Even after service in every major military conflict since World War I, the tried and true 1911 design continues to be duplicated or refined by most major pistol manufacturers and is widely used in competition, law enforcement and military applications.
Over the years I've shot a number of 1911s from Springfield mil-spec basic models to Colt Gold Cup and Delta Elite versions. Recently I had the chance to run a number of rounds through a Kimber Custom Stainless II semiauto 1911 chambered in .45 ACP, and I found it to be an exceptional firearm.
I like to test handguns shooting offhand. While I recognize the industry standard for testing accuracy is to fire several groups from a rest, it's a standard I rebel against. Semiautomatic handguns are primarily for self-defense, competition and military uses. Seldom in these situations is there time to seek a stable rest before engaging a target. I believe the measure of a semiauto handgun's performance should be judged by shooting it from the positions or stances in which one is most likely to use the firearm. More on the firing results in a moment, but first a bit about the Kimber Custom 1911.
This is a firearm loaded with features. The frame, slide barrel, bushing and chamber are all match grade. The match-grade barrel is machined from a single piece of solid steel for accuracy and longevity, and other extras standard on a Kimber Custom include an extended thumb safety, beveled magazine well, a high-ride beavertail safety grip and slightly extended magazine and slide releases. I was impressed by how the slight extension of the releases enhanced the speed and efficiency of reloading.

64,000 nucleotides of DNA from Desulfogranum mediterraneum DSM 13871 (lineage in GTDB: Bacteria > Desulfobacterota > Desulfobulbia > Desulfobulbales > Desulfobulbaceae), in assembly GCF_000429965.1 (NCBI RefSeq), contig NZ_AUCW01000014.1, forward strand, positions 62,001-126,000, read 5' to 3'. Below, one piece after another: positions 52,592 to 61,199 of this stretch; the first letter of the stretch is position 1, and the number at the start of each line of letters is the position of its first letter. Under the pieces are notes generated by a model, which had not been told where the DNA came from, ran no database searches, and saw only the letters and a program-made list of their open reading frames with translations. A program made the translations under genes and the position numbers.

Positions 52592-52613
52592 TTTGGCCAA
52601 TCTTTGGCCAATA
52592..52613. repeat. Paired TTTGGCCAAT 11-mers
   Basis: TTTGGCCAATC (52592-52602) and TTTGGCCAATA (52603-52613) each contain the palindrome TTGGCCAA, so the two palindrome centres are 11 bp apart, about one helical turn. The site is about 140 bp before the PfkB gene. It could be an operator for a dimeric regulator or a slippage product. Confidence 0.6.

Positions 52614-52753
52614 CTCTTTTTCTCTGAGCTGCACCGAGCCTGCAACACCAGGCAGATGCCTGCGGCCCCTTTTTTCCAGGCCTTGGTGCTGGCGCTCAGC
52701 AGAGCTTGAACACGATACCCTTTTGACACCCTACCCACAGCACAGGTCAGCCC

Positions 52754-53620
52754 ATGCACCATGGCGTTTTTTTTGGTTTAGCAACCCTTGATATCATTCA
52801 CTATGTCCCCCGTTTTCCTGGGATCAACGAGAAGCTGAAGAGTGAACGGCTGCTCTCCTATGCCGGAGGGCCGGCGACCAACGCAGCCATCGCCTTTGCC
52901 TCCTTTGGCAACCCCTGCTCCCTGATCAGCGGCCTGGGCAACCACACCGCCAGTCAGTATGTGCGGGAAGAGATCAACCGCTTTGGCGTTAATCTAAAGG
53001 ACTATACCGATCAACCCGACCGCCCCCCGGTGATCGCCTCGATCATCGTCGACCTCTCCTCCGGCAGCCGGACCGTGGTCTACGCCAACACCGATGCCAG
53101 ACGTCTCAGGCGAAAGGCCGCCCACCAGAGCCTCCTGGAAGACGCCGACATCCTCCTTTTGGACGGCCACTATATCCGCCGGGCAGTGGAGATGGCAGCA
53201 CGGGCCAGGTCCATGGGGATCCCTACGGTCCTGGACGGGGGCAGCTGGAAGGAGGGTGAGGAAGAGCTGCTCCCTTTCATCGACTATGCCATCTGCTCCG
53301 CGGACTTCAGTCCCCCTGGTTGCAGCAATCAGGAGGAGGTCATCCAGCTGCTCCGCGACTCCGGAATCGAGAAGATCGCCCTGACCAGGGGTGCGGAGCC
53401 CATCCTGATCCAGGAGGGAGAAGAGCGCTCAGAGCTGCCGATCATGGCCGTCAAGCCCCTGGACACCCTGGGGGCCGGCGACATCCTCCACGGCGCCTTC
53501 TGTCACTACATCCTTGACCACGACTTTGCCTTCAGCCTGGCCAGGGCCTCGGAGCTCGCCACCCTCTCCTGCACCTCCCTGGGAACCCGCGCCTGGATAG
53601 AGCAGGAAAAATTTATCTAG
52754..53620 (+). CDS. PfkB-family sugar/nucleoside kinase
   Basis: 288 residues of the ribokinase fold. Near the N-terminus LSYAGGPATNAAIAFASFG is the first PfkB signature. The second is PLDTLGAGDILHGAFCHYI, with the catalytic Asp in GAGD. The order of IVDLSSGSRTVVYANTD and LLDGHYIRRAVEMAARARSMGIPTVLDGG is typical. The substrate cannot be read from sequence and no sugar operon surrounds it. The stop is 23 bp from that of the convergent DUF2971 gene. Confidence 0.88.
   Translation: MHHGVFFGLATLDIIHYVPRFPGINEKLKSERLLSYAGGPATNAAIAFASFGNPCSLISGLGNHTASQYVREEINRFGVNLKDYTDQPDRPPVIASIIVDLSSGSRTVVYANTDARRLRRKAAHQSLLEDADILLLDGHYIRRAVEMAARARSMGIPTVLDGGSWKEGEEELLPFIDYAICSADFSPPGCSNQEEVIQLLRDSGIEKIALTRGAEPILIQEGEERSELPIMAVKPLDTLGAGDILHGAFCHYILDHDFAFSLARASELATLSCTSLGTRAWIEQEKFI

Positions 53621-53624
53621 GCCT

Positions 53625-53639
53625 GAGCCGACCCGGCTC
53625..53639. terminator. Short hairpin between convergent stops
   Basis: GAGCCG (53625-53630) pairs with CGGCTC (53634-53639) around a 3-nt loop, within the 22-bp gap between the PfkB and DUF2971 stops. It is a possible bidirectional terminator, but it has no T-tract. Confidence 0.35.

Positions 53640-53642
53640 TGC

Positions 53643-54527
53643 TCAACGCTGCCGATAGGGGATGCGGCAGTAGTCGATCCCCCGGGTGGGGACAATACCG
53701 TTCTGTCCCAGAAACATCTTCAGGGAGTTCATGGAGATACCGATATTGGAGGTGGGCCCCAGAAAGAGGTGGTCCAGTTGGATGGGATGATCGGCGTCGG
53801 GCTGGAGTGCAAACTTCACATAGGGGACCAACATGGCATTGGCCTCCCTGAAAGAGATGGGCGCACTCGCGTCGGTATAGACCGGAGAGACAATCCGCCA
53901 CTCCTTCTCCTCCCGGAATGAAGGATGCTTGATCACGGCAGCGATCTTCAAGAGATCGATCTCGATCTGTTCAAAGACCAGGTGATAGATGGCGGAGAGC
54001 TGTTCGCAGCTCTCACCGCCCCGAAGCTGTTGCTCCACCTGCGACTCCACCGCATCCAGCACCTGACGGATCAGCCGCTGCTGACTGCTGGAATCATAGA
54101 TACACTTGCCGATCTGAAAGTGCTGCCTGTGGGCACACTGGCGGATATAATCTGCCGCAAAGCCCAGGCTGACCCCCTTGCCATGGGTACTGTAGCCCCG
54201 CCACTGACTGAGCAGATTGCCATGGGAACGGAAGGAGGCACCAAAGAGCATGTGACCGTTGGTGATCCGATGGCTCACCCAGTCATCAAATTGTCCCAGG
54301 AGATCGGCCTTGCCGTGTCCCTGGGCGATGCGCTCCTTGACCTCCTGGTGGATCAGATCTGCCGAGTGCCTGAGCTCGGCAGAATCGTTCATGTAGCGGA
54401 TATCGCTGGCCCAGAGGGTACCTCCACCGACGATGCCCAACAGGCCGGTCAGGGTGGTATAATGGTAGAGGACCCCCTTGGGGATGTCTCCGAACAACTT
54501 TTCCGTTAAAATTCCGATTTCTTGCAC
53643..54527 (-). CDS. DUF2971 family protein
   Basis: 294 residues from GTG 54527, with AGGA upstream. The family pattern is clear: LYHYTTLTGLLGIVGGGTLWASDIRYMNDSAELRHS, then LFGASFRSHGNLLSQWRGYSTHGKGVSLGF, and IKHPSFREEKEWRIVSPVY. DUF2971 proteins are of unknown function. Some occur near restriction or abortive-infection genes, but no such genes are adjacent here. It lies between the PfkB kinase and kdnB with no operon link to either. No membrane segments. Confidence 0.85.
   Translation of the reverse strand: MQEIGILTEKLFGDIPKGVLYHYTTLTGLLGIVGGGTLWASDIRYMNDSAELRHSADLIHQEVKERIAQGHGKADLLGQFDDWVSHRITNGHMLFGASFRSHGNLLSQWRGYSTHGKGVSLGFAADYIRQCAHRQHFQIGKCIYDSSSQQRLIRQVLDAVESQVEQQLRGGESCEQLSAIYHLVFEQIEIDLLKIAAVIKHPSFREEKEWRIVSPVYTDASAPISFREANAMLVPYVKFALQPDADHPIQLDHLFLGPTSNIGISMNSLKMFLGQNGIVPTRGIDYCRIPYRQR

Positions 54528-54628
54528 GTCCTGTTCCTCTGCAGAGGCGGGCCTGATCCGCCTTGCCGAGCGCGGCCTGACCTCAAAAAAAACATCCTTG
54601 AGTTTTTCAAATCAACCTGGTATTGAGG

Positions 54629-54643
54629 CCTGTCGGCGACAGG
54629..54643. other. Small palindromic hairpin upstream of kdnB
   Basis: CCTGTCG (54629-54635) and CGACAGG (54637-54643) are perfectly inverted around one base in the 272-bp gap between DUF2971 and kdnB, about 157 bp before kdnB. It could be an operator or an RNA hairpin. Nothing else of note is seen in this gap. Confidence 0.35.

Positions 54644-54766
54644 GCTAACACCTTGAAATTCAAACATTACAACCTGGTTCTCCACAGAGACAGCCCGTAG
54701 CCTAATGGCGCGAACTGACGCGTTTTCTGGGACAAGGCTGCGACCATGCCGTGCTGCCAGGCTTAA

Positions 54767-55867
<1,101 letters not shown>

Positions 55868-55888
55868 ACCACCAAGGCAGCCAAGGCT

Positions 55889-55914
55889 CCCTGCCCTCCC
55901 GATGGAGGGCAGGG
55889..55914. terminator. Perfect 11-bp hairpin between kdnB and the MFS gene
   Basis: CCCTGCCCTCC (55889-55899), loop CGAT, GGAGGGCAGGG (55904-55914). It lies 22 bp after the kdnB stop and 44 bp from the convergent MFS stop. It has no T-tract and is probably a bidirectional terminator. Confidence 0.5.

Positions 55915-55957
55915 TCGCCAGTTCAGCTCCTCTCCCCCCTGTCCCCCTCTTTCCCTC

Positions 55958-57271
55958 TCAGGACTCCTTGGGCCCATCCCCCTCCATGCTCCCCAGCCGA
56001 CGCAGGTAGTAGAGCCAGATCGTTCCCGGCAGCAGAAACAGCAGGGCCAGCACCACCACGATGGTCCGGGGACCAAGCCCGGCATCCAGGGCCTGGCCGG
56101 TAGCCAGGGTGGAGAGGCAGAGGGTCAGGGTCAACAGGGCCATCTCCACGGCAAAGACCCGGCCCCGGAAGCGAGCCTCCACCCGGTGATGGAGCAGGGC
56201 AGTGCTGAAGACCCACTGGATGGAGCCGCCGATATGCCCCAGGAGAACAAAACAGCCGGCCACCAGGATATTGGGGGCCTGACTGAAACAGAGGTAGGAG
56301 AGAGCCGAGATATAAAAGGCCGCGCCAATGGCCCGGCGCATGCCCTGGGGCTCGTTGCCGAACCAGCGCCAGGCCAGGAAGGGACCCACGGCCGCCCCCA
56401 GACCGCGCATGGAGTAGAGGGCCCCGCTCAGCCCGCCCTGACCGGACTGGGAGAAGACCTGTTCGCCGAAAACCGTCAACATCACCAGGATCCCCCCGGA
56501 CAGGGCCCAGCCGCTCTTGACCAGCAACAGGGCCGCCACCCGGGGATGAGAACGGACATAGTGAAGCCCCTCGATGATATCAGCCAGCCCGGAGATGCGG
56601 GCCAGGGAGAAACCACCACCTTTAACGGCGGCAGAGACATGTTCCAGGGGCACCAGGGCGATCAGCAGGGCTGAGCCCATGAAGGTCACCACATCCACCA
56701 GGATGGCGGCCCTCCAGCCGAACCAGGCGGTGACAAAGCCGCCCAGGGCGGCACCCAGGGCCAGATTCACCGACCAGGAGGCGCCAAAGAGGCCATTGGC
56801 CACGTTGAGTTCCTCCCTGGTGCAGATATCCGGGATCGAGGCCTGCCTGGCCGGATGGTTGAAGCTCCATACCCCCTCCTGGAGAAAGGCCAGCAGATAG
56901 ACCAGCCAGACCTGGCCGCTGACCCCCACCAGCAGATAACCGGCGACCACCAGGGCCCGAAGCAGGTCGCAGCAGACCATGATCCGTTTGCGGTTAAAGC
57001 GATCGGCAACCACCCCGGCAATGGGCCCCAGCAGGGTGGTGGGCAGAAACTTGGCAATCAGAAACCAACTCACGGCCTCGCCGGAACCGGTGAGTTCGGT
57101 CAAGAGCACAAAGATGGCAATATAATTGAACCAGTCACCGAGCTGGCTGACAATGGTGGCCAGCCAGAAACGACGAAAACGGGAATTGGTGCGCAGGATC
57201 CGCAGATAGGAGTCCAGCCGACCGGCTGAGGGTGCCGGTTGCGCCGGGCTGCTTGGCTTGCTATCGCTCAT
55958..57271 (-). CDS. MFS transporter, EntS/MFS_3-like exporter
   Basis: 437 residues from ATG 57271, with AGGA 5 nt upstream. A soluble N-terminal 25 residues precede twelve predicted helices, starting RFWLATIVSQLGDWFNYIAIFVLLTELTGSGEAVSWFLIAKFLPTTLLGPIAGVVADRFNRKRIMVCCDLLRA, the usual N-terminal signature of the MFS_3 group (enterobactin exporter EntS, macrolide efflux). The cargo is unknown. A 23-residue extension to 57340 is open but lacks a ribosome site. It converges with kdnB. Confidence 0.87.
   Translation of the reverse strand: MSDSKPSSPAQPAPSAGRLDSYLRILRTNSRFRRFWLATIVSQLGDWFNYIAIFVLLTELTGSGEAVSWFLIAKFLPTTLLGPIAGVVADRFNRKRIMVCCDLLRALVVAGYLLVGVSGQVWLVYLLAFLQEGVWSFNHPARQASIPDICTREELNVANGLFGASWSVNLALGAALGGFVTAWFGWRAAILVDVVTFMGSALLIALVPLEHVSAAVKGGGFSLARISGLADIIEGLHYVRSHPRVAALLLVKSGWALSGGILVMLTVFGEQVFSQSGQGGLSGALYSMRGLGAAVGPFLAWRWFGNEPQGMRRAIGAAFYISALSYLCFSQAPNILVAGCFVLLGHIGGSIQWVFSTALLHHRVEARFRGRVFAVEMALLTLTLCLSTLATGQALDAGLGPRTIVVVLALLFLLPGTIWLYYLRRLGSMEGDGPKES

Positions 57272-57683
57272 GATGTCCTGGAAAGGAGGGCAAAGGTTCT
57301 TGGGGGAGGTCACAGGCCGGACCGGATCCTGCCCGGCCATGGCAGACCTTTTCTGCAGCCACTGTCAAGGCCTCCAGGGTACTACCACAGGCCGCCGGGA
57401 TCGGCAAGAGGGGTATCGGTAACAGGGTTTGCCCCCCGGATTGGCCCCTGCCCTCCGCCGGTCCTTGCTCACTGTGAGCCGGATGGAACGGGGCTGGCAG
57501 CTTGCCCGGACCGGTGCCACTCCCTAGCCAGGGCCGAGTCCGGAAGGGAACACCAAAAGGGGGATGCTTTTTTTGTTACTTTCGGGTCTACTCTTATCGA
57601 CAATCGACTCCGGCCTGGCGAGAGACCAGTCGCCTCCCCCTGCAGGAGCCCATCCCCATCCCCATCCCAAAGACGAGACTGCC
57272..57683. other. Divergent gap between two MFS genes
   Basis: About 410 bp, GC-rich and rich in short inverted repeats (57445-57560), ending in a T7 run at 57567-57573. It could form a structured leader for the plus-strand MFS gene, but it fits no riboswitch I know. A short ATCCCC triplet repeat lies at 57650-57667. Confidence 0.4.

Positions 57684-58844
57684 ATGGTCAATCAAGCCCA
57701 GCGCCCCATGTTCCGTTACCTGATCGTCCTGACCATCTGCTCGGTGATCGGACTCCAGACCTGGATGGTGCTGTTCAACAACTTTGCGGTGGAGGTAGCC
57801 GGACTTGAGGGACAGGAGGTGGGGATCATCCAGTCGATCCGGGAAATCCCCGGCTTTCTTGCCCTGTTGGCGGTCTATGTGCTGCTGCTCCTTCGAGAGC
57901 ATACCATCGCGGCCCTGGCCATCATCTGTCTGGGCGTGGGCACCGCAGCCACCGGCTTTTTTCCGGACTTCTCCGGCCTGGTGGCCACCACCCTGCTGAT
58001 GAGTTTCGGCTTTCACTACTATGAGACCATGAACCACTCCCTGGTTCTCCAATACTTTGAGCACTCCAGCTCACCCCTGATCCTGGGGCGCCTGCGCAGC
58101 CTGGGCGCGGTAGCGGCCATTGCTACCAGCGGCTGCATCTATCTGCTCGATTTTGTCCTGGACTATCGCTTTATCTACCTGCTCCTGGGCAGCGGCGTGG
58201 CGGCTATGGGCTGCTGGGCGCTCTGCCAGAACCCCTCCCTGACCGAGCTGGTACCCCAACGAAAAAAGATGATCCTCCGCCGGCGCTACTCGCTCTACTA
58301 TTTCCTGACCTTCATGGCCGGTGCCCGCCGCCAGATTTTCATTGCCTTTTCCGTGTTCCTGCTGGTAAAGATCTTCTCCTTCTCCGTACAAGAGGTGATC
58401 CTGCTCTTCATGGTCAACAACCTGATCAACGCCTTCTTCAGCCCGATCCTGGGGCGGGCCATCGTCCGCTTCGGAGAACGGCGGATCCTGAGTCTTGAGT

The appearance of the Kimber Custom is breathtaking, and the fit and finish are exceptional. Contrasting, black-checkered, synthetic grips team with contrasting, black, low-profile sights to make it one fine-looking gun. The sight radius is just shy of 7 inches, and the empty weight is about 2.7 pounds. An aluminum match-grade trigger is set at the factory to break around 4.5 pounds, and the trigger on the gun I shot had just a slight amount of creep before catching and breaking cleanly. MSRP on the gun I fired is about $875.
My ammunition for test purposes was Fiocchi 230-grain FMJ .45 ACP, and the Kimber fed every round flawlessly. There was one paper target left, as I was the last shooter of the day. Shooting offhand at 15 paces, the Kimber ripped a ragged hole across the center of the target just below the 10 ring. Five of the eight shots I fired produced holes touching each other.
Next, I set a 12-oz. soft drink can out 20 yards downrange and loaded another eight-round magazine. Eight shots were fired, each of which hit the can and sent it farther downrange, until the final shot hit it at more than 25 yards. I consider this outstanding accuracy for offhand shooting from a .45 semiauto. Wanting to be sure it wasn't just a lucky string of shots, I set up two more cans and fired three more magazines. I missed the cans only three times out of 24 shots, but by that time the cans were on their sides, riddled with holes, and were 25-30 yards away … and I didn't miss by much.
I came away feeling the Kimber Custom Stainless II is probably one of the finest .45 ACP firearms I've had the privilege to shoot. I give it a "highly recommended" rating and think you'll find my assessment is right on target.